I received an email from someone concerned that they may have the beginnings of Parkinson’s. I have met others with the disease, but not someone wondering if the symptoms they are experiencing are from it.
I keep thinking about him. His worries take me back to the days before my diagnosis, when I was wondering what was going on with my brain and my body. I can relate to what he is going through and can understand it all too well.
He is scared, he tells me. I remember when I was where he is now: scared, uncertain, and desperate for an answer. The right answer. I now see that, even though my future is still uncertain, I was blessed with a wonderful doctor, the support of good friends, and a caring, loving, faithful family.
One of the biggest blessings? I have the opportunity to encourage others. That’s because I am further along on this journey than those just diagnosed. I was unable to see any good in it back then because fear of the future was overwhelming, as was a sense of hopelessness. I am still unable to see the good in it on the hard days. But when my vision and emotions are clear, I can.
In reality, isn’t the future uncertain for all of us, whether we have been diagnosed with a disease or not? None of us knows how things will turn out, when will be the last time we tuck our babies in bed at night, or what diagnosis we may be handed tomorrow.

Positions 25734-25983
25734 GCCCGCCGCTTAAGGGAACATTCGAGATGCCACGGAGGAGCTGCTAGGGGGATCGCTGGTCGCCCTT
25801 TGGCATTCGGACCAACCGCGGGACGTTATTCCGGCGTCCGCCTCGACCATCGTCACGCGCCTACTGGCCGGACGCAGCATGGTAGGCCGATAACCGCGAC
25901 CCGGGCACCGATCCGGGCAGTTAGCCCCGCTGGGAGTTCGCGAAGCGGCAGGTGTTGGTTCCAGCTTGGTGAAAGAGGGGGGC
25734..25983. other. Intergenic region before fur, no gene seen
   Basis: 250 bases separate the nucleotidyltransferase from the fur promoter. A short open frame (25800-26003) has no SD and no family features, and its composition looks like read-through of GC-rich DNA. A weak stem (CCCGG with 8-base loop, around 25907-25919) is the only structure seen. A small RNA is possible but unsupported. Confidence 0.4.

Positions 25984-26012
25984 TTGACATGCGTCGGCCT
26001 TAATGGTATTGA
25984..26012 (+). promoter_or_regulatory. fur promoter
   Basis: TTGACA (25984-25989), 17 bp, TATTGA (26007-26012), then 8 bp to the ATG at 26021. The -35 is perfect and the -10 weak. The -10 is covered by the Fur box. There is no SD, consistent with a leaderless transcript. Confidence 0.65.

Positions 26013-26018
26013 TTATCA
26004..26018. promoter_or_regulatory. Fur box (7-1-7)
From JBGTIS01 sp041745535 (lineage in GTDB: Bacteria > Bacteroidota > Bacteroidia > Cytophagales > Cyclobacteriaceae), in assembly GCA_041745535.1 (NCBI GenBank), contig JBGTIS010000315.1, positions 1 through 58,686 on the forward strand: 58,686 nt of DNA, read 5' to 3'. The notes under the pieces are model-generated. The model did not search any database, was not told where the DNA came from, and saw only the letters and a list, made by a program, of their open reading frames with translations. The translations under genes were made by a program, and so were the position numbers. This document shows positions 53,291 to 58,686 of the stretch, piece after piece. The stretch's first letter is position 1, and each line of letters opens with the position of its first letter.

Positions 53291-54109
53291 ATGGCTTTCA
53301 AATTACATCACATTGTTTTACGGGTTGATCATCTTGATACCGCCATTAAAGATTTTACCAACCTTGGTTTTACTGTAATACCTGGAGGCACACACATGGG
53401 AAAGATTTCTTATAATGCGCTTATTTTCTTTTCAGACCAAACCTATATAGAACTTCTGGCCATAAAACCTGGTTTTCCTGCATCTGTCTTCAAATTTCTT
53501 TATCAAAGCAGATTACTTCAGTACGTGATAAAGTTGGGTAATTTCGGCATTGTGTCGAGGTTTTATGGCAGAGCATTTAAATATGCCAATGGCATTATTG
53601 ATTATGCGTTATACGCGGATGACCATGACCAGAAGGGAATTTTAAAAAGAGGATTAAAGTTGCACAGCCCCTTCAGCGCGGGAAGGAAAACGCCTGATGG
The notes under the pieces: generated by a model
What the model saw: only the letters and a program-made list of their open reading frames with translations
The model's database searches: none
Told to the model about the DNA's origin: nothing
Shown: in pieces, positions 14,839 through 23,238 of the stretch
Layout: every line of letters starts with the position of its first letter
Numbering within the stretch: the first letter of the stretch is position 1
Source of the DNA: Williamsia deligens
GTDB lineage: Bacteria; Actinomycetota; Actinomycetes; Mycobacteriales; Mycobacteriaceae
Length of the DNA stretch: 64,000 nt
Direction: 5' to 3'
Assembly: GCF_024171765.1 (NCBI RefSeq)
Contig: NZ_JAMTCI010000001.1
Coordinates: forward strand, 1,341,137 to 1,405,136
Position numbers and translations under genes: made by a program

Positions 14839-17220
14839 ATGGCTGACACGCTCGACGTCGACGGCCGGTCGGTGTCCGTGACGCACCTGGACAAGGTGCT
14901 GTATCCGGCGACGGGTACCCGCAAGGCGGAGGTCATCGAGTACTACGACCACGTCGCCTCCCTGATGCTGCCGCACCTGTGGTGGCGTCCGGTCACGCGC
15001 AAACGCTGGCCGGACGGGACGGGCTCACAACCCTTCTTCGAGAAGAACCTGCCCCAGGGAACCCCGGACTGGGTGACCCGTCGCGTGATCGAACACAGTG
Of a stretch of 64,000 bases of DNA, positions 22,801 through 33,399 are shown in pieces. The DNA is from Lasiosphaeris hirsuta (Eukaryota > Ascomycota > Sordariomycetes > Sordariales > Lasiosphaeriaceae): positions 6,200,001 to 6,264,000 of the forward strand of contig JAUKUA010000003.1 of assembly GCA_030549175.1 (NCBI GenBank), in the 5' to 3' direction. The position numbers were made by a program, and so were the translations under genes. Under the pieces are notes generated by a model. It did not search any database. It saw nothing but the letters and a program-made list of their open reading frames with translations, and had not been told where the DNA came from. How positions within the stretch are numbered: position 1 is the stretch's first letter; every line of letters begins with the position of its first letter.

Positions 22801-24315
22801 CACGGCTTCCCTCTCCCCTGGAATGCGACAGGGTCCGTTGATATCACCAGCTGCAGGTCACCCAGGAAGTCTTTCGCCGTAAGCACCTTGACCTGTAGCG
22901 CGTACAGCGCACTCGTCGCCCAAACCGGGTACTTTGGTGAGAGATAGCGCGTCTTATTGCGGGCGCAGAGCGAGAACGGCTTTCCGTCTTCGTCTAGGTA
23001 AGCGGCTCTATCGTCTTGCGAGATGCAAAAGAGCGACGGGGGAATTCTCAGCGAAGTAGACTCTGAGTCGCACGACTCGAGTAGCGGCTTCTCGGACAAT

When I think about this, I remember one of my favorite quotes: “Dance as if no one were watching, sing as if no one were listening, and live every day as if it were to be your last.”
That is how I want to live each day, whether I am fighting Parkinson’s or making peace with it. I want to dance without reserve, even if I stumble. I want to sing at the top of my lungs, even if others think I’m only whispering. And I want to live each day as if it were my last opportunity to do something, even if I am given a tomorrow.
It is hard to live like that, of course. There are so many distractions, so many reminders that our bodies are broken. Despite the distractions and the constant reminders that our bodies are struggling against disease, we can decide to live life to the fullest and enjoy the journey.
I read a tweet the other day about Tom Isaacs, a tireless Parkinson’s advocate. He died several weeks ago, leaving a hole in the community that is fighting for a cure. “The loss of Tom [Isaacs] is felt so keenly because he demonstrated a vitality that many think PD robs one of,” the tweet said. Most would not connect Parkinson’s with vitality, but I think the choice of words was spot on.
Vitality: endurance, stamina, strength, vigor, continuity, exuberance.
The word describes someone who knows how to live life, regardless of the path they’re on. It may not be the journey we would have chosen, but there will be good in it. We can despair over that journey or, like Tom Isaacs, live it with vitality.
It’s always better to wear a face of hope than of despair, I believe. This applies to all of us — but especially to ourselves.